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world war one essay questions

World war one essay questions

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world war one essay questions

World war one essay questions

A. J. Ahola, secretary of the Klickitat chapter of the American Red Cross, appealed to Klickitat County knitters in a letter printed in the Goldendale Sentinel on (fittingly) July 4, 1918:

Action Action

world war one essay questions
World war one essay questions

The result was treaties that compromised many ideals, offended many allies, and set up an entirely new order in the area. Many people hoped that the new nation states would allow for a new era of prosperity and peace in the region, free from the bitter quarrelling between nationalities that had marked the preceding fifty years. This hope proved far too optimistic. Changes in territorial configuration after World War I included:

Action Action

World war one essay questions

Action Action

world war one essay questions

World war one essay questions

The NORAD headquarters, in Colorado Springs. PHOTOGRAPH BY PAUL CHELSEY / GETTY

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world war one essay questions

World war one essay questions

A. J. Ahola, secretary of the Klickitat chapter of the American Red Cross, appealed to Klickitat County knitters in a letter printed in the Goldendale Sentinel on (fittingly) July 4, 1918:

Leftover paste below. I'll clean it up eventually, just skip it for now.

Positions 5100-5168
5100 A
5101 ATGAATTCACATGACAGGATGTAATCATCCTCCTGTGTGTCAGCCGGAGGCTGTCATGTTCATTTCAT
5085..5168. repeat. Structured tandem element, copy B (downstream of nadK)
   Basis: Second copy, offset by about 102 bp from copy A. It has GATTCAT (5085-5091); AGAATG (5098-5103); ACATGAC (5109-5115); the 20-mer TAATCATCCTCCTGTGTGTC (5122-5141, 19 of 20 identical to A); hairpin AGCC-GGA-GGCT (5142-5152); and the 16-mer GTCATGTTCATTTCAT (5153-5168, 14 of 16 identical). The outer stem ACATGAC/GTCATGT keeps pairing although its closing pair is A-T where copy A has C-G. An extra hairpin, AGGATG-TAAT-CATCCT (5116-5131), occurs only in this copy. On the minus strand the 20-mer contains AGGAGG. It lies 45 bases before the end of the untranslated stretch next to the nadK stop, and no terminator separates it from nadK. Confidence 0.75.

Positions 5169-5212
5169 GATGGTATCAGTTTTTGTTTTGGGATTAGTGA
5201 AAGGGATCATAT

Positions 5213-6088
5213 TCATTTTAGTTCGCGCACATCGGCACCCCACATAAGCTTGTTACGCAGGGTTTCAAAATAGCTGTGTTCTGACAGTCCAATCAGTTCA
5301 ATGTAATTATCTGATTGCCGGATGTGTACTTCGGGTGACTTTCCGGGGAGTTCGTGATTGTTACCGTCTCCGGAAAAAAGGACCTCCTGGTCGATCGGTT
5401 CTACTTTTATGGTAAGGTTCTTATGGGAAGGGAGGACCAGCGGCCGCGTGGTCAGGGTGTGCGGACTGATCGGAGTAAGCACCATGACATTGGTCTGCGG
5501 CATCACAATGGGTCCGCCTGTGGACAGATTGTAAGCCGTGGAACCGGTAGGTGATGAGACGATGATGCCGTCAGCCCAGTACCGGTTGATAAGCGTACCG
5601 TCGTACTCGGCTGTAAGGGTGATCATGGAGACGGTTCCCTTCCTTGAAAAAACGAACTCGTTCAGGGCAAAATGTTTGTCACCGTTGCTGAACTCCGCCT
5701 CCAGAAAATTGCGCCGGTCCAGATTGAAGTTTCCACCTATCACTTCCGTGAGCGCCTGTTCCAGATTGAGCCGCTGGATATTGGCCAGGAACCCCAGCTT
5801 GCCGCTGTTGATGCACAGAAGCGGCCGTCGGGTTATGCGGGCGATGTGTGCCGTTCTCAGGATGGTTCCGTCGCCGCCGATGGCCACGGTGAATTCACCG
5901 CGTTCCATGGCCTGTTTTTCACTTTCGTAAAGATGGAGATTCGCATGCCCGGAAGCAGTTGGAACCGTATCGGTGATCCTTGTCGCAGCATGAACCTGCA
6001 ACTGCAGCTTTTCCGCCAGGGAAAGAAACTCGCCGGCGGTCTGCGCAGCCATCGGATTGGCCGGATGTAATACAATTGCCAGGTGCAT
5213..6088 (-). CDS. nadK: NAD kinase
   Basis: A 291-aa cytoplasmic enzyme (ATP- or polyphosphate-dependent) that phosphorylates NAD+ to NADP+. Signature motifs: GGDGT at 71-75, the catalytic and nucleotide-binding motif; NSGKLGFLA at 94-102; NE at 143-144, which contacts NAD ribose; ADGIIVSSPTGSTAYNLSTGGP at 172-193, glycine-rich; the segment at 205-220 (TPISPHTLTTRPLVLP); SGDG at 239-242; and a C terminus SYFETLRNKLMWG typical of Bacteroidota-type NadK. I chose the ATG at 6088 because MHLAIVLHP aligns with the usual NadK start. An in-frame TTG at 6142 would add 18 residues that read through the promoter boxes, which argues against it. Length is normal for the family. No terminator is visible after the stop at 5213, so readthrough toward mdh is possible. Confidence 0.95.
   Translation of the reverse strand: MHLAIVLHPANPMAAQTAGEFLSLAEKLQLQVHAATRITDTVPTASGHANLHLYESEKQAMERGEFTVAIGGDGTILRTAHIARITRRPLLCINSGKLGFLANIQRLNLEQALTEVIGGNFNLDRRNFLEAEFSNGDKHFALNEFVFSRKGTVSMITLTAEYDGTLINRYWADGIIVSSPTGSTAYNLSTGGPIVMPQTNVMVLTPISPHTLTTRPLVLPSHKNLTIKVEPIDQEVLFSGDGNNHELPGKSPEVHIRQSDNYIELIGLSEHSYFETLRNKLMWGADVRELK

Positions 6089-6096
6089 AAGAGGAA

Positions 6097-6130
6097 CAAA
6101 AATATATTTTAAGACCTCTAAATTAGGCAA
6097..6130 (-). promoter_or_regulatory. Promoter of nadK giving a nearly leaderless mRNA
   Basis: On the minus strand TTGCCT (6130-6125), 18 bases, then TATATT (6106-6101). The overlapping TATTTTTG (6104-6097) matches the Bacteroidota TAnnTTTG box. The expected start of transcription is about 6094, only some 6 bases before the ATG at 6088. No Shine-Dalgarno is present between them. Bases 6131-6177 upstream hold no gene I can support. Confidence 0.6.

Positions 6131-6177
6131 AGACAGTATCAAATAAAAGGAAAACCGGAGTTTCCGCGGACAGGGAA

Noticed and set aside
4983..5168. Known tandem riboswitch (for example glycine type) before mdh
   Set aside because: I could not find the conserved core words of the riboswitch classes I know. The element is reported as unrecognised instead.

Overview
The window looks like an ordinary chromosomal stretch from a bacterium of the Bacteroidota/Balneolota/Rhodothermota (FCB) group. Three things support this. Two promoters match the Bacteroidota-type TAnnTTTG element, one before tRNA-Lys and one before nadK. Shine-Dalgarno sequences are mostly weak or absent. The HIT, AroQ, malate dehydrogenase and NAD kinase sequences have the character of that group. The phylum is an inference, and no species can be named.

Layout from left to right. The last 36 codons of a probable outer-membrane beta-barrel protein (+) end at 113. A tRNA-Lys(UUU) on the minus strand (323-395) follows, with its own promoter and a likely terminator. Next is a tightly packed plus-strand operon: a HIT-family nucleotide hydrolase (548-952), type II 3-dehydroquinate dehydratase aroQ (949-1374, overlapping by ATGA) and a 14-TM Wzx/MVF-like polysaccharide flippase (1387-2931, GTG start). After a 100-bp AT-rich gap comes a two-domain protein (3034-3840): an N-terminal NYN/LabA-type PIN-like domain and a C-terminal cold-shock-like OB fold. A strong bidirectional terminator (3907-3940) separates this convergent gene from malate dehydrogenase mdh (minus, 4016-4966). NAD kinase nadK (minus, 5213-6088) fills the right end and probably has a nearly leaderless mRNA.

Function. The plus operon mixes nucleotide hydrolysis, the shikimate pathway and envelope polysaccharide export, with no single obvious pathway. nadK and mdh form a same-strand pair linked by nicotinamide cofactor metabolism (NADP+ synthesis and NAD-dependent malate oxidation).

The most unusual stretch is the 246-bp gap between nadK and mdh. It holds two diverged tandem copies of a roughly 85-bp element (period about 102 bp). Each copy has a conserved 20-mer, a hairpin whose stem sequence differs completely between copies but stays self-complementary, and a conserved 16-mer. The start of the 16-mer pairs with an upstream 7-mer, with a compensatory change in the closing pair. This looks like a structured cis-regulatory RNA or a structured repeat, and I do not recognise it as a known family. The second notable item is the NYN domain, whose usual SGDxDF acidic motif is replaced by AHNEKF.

Action Action

world war one essay questions

World war one essay questions

Action Action

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World war one essay questions

While volunteering-related artifacts readily reveal the strategies used to try to motivate Canadians to donate their time or money and offer us insights into what Canadians were doing and how they were doing it, they do not speak so clearly when it comes to the question of why Canadians actually did so much volunteering. Did the propaganda strategies actually work? Were Canadians genuinely motivated by these appeals to their patriotism, their sense of duty, their traditional roles in society as men and women? We know that Canadians were volunteering in droves, and while a letter from a businessman offering a particular item to the military may provide a clear statement of his motives for doing so, we do not have such letters from every woman who rolled a bandage, every child who collected aluminum scraps, every family that invested in Victory Bonds. Therefore, we must engage in some educated speculation. It seems reasonable to infer that Canadians volunteered for a variety of reasons as diverse as Canadians themselves. As discussed earlier, Canadian society valued volunteering very highly in this period, wartime or not.  Many citizens seem to have been genuinely stirred by appeals to their patriotism and wished to contribute to victory. Other Canadians were probably inspired by personal connections to soldiers or by social pressure to be publicly seen “doing their bit.”

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World war one essay questions